This week's St. Louis Review has a few excellent articles that I thought I should share here for the benefit of those reading this blog who may not be from St. Louis.
First is a column from Archbishop Carlson, in which he stresses the importance, and individual responsibility, of the Sunday Obligation. He definitely doesn't sugarcoat things—we need more of this from our leaders!
There is simply no excuse for missing Mass on the Lord's Day. If through your own fault you miss Mass on Sunday, you are committing a serious sin. You should not receive holy Communion until you have gone to confession. (Continued...).
Next up is a 'Dear Father' response from Fr. John Mayo, a friend of mine, concerning the need to celebrate Wedding ceremonies inside physical Church buildings (rather than having 'destination weddings' on beaches, or at otherwise secular locations):
One of the sacraments of the Church is marriage. This sacrament is initiated by a wedding ceremony. Since this ceremony is an act of sacred worship, it properly takes place in a church or chapel.
Why is the joining of two people in marriage an act of sacred worship? First, by Christ's ministry, we know that He intended to restore marriage to its original state: a lifelong commitment of life and love between a man and a woman. He not only restored it, He raised it to the dignity of a sacrament (Matthew. 19:3-12). (Continued...).
Speaking of marriage, this week the Review also had it's yearly 'Christian Marriage' supplement, which is full of great advice for those considering/planning a marriage, and for those who want to be inspired by the oldest married couple in Missouri, or a 'team' of Mizzou fans. More from the Review »
I liked the first article. In two weeks, I'll be traveling during the weekend by plane and at the mercy of others driving me, and praying that I can convince them to spare an hour for me to attend Mass. Thanks for a reminder of the importance of this!
I completely agree that marriage is sacred, and I would go so far as to say that a marriage is between three entities, one of whom is God Himself. That said, is a physical church building the only place where God is present, and the only place where he can be truly worshipped? Is not the beauty of a natural environment (like a beach, or the woods) even more fitting for the presence of God?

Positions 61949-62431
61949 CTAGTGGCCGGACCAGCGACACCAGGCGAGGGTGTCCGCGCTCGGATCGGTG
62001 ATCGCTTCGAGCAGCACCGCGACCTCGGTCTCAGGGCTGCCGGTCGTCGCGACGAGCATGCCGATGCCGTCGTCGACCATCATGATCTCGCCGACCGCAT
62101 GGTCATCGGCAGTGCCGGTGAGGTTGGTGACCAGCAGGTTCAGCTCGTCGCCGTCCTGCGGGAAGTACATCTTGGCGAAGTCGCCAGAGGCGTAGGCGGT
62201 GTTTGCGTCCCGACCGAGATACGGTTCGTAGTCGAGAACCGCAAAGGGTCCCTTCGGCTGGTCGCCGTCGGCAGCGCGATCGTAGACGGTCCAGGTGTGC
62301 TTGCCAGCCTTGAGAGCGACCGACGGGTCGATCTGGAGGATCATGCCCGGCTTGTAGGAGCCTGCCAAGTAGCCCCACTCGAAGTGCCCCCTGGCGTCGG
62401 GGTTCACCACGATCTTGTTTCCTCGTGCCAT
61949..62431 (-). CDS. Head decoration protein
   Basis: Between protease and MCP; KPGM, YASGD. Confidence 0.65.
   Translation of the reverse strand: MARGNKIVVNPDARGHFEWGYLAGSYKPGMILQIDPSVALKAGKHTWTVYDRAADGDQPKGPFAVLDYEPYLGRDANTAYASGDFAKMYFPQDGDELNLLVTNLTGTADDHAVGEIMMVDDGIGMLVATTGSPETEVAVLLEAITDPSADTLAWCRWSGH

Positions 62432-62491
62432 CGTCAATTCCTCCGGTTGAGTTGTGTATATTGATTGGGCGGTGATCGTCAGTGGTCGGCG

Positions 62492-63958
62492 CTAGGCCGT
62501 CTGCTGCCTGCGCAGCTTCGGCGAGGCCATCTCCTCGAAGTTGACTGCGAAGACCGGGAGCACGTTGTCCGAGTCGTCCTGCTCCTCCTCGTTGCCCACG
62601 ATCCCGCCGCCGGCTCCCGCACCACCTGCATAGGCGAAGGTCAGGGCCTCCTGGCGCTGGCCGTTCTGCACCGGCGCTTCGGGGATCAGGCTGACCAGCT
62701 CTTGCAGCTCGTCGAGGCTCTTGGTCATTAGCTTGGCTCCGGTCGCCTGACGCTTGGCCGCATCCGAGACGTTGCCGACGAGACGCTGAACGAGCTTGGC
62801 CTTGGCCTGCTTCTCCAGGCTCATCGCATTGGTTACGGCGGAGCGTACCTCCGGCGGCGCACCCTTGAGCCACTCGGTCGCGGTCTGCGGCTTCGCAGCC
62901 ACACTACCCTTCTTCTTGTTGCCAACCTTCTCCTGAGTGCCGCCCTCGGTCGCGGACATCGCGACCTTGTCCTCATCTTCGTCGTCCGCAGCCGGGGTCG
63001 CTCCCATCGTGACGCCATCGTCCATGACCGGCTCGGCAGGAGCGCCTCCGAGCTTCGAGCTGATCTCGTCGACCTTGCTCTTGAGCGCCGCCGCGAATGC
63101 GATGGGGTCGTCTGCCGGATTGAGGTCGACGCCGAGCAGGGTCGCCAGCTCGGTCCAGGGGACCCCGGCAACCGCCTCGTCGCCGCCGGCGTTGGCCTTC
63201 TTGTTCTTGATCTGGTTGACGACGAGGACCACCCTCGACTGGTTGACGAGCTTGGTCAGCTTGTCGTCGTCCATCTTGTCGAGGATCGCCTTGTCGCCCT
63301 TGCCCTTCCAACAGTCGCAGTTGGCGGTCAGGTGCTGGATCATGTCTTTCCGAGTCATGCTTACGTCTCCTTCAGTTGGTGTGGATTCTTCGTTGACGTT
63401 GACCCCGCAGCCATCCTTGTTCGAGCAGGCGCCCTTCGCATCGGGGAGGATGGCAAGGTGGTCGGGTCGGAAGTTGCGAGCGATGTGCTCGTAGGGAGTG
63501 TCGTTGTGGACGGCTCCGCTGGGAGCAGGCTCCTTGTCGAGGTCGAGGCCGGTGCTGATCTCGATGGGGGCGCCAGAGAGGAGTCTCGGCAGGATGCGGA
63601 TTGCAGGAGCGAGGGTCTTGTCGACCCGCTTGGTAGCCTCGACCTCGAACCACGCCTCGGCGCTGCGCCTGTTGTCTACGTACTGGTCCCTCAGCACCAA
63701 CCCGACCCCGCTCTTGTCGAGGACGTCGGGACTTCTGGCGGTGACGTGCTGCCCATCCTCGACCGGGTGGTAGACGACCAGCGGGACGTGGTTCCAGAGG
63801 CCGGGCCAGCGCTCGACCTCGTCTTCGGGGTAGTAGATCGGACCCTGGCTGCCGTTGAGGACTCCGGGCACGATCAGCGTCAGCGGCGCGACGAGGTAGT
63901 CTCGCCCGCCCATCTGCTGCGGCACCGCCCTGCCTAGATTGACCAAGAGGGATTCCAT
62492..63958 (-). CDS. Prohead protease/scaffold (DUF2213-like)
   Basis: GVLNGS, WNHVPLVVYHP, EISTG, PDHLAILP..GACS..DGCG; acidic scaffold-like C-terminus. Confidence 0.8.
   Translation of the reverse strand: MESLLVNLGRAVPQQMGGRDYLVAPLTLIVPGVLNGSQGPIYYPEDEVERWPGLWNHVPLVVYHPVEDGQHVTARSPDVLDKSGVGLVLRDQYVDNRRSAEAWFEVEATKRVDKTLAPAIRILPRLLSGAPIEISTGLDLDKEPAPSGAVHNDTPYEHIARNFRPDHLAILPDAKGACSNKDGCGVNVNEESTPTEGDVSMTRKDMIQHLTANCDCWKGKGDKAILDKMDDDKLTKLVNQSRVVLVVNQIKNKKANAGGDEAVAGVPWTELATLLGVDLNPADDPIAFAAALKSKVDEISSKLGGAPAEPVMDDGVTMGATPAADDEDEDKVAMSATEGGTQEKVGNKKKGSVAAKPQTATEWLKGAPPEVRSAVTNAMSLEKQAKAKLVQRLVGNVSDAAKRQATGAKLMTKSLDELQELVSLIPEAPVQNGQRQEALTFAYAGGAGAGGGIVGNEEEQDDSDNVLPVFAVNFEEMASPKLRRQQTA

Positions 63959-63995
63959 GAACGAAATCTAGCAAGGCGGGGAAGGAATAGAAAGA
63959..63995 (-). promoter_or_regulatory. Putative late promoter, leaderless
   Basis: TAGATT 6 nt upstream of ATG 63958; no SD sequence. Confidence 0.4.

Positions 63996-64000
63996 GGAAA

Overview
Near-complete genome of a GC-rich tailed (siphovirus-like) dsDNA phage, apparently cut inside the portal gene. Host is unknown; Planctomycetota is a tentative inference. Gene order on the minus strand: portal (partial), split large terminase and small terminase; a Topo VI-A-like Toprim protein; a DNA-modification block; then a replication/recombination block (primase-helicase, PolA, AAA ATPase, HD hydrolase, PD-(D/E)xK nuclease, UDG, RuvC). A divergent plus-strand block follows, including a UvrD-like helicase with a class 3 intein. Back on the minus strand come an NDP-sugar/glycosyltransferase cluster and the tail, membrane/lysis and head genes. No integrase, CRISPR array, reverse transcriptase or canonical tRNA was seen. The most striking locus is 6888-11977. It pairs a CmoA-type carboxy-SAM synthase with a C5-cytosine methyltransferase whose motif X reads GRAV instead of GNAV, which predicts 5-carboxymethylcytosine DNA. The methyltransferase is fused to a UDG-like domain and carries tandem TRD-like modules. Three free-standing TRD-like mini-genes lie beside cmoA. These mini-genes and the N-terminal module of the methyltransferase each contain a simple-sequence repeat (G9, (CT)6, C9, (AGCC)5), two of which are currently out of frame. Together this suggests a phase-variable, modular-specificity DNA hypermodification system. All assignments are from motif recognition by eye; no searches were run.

God is present everywhere, but in a Catholic Church, he is present in a physical form, in Jesus Christ, in the Eucharist. Therefore we as Catholics believe that the most connected presence is through liturgies inside Catholic Churches...
God is not physically present in a beautiful mountain in the Rocky Mountains. He's not physically present in an intricate spiderweb. However, these majestic displays of his glory and might do bring us in his presence in a spiritual way... just not as powerfully as a physical presence (the Eucharist).
It's kind of like the difference between chatting with someone, calling someone, video conferencing, or actually visiting. If a friend is on his deathbed, the most effective presence he can have from me is a personal, physical presence—it wouldn't do for me to simply give him a call or think about him. God is the same way with us - he wants to be with us, in us, and be part of our lives—not just in an ethereal way.
Well stated! It has been a long time since I visited your website, so... Congratulations to you and Natalie on your marriage! I really like visiting your website and the articles you post. I have passed it on to my daughter who will be getting married next year. Thank you for sharing the importance of the Eucharist in our daily lives which will help strengthen all of our relational bonds.
God bless you both from a Canadian friend in Christ!
Thanks! Glad to hear from you again!